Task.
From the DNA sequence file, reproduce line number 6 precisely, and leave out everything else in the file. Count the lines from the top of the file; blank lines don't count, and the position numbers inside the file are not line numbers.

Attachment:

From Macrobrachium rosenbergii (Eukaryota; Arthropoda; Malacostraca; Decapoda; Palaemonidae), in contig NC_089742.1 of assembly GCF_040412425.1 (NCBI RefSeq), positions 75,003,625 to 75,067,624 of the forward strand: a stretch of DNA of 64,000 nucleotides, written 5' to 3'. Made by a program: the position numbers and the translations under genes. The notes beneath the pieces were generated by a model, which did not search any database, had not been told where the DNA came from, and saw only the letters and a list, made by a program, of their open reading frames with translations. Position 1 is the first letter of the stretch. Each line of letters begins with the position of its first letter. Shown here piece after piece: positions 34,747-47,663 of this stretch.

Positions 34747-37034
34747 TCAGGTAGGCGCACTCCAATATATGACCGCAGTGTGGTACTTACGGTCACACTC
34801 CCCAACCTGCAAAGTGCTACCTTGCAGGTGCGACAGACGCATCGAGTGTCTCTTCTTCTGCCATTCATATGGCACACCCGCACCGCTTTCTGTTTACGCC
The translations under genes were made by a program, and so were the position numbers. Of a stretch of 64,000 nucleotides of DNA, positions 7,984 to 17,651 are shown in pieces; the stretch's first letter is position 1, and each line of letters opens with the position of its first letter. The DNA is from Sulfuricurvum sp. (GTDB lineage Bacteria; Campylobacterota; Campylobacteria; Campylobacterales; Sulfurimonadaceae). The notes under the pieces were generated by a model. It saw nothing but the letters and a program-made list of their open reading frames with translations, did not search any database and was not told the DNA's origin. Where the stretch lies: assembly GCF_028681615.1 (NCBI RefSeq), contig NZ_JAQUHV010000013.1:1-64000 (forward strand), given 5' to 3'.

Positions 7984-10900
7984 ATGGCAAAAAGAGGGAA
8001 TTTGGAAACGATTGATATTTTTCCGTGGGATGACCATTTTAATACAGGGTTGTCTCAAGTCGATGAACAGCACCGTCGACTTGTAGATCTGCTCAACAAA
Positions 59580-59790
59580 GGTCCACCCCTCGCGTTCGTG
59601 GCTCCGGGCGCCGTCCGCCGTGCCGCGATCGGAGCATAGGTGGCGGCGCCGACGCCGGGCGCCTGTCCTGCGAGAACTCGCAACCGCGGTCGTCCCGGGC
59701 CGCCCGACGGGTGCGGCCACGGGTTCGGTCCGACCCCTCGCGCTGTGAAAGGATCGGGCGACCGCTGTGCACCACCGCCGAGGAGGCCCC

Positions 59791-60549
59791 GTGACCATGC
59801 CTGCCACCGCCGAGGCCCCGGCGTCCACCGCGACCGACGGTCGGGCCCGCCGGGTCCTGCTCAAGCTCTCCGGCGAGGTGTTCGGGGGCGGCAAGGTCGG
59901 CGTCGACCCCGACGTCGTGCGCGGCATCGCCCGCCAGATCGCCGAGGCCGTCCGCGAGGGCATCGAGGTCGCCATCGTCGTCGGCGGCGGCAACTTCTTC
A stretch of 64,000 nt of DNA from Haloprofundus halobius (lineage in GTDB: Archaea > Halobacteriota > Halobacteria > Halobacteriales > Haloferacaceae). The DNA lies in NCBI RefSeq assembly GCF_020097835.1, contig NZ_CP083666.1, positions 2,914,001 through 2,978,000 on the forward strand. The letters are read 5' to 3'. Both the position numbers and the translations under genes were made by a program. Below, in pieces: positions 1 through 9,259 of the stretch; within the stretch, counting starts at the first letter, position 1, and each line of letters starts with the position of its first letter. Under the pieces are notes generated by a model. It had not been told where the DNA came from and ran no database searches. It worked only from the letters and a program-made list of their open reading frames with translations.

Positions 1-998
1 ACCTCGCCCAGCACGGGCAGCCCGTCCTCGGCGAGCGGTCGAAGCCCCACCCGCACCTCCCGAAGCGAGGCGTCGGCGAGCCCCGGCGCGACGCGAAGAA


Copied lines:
Positions 7984-10900